Fire In Cairo

I suppose everyone who reads this already knows, but the popular revolutions in northern Africa are incredibly inspiring. The people are rising against tyrants and they aren’t letting martial law stop them. And the revolutions there don’t give a shit about US foreign policy. They don’t seem to give a shit about the formal “opposition party” leaders. They just want to be free. May the rebellion spread.

5 thoughts on “Fire In Cairo”

  1. “In another extraordinary audio report Jack Shenker in Cairo reports on signs that the police are siding with the protesters. He saw a senior police officer discard a teargas canister to signal to protesters that he was on their side. Will the regime fall he asked a state journalist. ‘It’s already falling, it can’t stop,’ Jack was told.”

    “We are in East Alexandria. Immediately after prayer, the people came out of mosque with banners and started marching, shouting ‘we are peaceful, we are peaceful’. Security arrived and immediately began shooting teargas and rubber bullets at peaceful protesters, about 600. Then one-hour rock throwing clash, but police didn’t advance more than one block and kept being pushed back. Then a massive column of protesters came from the other direction and blocked in police, holding up their hands and shouting we are peaceful. Right now police is held up in the yard of mosque and protesters all around, police can’t move. They repeatedly ran out of teargas and begged protesters to stop, protesters telling them to join them.”

    now there’s something you don’t see every day!

  2. though it’s worth keeping in mind there’s a fairly strong chance this won’t end well. there’s already word that the Muslim Brotherhood has been setting up illegal checkpoints and armed Neighborhood Watch committees to protect private property. as one message board poster puts it: “basically the MB taking steps toward monopolizing revolutionary dual power.”

    there’s also reports of plainclothes cops and Mubarak loyalists looting and generally causing havoc in an attempt to discredit the protesters and make people side with the existing government, feeling they have to rely on them for protection.

    oh yeah, and this:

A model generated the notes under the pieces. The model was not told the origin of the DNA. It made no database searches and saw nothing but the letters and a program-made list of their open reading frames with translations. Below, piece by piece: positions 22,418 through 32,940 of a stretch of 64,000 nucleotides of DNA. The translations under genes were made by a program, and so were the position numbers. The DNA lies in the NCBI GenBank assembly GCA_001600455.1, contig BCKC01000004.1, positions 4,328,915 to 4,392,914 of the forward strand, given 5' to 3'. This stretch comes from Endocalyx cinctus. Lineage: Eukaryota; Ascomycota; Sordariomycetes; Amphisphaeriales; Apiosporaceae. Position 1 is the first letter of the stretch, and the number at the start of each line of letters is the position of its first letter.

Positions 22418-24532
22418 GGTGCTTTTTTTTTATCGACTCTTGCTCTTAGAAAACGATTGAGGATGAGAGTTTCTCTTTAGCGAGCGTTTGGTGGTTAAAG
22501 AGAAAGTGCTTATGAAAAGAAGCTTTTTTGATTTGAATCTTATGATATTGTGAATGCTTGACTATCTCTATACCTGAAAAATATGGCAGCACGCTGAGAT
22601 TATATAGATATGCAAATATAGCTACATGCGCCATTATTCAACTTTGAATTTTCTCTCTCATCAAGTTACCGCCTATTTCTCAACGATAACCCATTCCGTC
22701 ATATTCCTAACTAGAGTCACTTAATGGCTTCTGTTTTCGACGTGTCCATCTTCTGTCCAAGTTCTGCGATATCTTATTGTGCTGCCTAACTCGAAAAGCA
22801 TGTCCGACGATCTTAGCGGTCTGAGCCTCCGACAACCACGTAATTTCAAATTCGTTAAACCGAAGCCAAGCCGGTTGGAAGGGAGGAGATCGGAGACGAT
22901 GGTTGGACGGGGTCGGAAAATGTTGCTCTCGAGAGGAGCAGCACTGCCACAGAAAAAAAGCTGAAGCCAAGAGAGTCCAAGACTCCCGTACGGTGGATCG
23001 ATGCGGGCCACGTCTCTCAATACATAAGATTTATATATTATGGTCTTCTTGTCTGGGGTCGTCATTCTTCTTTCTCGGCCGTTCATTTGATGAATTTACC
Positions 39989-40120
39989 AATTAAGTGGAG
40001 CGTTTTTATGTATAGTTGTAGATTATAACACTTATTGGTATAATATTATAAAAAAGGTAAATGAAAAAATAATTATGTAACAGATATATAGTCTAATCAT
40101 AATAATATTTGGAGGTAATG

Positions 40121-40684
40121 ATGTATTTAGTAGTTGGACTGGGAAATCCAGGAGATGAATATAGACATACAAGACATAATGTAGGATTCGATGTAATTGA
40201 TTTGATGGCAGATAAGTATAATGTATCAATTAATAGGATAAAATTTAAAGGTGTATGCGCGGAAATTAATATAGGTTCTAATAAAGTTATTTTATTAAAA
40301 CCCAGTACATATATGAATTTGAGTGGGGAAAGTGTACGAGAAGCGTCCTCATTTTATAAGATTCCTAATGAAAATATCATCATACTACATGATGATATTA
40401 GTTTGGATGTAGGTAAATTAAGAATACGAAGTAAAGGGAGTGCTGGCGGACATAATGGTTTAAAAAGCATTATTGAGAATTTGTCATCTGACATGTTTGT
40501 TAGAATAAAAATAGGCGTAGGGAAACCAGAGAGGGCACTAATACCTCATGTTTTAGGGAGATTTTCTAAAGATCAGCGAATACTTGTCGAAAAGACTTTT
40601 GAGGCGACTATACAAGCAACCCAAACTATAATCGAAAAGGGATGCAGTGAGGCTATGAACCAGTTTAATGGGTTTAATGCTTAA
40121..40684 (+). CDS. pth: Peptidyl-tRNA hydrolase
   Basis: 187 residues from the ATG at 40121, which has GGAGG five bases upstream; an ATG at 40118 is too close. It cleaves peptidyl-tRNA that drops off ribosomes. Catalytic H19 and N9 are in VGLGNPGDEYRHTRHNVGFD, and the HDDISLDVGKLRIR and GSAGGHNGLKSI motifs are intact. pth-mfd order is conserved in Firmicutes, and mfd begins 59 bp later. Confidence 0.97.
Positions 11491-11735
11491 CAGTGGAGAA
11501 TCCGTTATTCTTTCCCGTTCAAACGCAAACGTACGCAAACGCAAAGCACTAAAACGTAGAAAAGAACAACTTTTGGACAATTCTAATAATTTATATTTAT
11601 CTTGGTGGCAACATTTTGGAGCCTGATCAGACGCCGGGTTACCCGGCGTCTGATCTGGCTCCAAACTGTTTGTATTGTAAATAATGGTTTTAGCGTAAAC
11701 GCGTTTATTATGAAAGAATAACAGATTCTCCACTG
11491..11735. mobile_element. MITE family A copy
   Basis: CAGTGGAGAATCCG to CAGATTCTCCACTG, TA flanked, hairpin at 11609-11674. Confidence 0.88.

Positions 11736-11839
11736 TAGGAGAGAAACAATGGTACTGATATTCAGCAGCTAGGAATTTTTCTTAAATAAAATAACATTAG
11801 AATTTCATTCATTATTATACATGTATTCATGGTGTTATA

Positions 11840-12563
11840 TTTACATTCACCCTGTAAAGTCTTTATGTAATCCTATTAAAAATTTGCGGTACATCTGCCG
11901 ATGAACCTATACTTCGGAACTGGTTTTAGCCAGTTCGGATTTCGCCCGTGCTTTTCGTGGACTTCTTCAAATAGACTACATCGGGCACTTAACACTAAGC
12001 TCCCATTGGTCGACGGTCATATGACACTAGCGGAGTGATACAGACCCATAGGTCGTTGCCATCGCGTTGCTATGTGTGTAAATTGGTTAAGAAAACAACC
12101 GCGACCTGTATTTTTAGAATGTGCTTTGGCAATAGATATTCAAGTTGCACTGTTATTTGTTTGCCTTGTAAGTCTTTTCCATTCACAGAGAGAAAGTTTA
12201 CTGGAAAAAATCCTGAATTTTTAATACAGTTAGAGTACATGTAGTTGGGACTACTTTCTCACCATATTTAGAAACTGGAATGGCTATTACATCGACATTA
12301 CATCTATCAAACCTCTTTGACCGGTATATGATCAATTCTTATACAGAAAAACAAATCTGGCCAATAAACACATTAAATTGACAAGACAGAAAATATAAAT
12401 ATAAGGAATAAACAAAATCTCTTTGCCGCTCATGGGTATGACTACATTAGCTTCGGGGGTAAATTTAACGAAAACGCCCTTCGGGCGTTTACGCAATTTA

“Residents of the poor al Sabtia neighbourhood, brandishing knives and home-made weapons, poured onto the streets to chase away looters who had ransacked a large mall and threatened to storm a commercial luxury tower. The residents took stolen goods back from the looters and put them in a local mosque until they can be handed to authorities once order is restored, witnesses said.”

    fuckin’ bizarre!

  3. It’s true that it might not end well. I have a feeling it won’t end -worse-, though of course I could be wrong. But I expect that the people of Egypt will remember this for a long time, remember that they have the power and can withdraw it if they feel the need.

    I’m actually of mixed emotions about the vigilantes who oppose the looting. While not a big property-rights kind of person, I’m glad people, for example, are getting together to protect the museums. And I certainly can’t blame people for protecting their homes and neighborhoods. The fact that at least some portion (likely large) of the looters is made up of police makes this opinion easier for me to hold. And besides, as an anarchist, self-organization is what I’m looking for. It’s hard, because I do believe in the redistribution of wealth, but I also believe that people self-organizing to protect their homes and neighborhoods is a beautiful thing.

  4. Totally. I feel very much the same way. It’s a tough issue. I mean, it’s not as if random looting is really “redistribution of wealth” in any just or meaningful way anyway… it’s sort of just “might makes right”… a mad grab for wealth in the same way capitalism is. And when it comes to securing long term economic equality, it’s really who owns the land and the means of production that’s important, not… you know… everybody gets a free TV haha

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